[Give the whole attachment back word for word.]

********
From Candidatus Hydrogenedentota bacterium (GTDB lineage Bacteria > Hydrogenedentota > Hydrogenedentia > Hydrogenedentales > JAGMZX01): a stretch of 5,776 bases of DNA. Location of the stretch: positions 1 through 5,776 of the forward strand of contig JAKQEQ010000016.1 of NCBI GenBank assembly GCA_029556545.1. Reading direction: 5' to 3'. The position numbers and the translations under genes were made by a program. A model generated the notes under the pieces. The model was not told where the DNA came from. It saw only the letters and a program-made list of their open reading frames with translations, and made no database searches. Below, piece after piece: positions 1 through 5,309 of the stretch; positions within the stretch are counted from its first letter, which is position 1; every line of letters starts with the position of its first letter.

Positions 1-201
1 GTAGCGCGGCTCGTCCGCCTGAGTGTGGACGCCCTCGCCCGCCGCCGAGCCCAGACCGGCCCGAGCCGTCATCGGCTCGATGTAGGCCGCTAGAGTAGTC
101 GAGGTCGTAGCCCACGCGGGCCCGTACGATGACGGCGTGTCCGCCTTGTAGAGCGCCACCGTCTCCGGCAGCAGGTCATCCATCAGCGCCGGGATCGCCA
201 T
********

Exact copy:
From Candidatus Hydrogenedentota bacterium (GTDB lineage Bacteria > Hydrogenedentota > Hydrogenedentia > Hydrogenedentales > JAGMZX01): a stretch of 5,776 bases of DNA. Location of the stretch: positions 1 through 5,776 of the forward strand of contig JAKQEQ010000016.1 of NCBI GenBank assembly GCA_029556545.1. Reading direction: 5' to 3'. The position numbers and the translations under genes were made by a program. A model generated the notes under the pieces. The model was not told where the DNA came from. It saw only the letters and a program-made list of their open reading frames with translations, and made no database searches. Below, piece after piece: positions 1 through 5,309 of the stretch; positions within the stretch are counted from its first letter, which is position 1; every line of letters starts with the position of its first letter.

Positions 1-201
1 GTAGCGCGGCTCGTCCGCCTGAGTGTGGACGCCCTCGCCCGCCGCCGAGCCCAGACCGGCCCGAGCCGTCATCGGCTCGATGTAGGCCGCTAGAGTAGTC
101 GAGGTCGTAGCCCACGCGGGCCCGTACGATGACGGCGTGTCCGCCTTGTAGAGCGCCACCGTCTCCGGCAGCAGGTCATCCATCAGCGCCGGGATCGCCA
201 T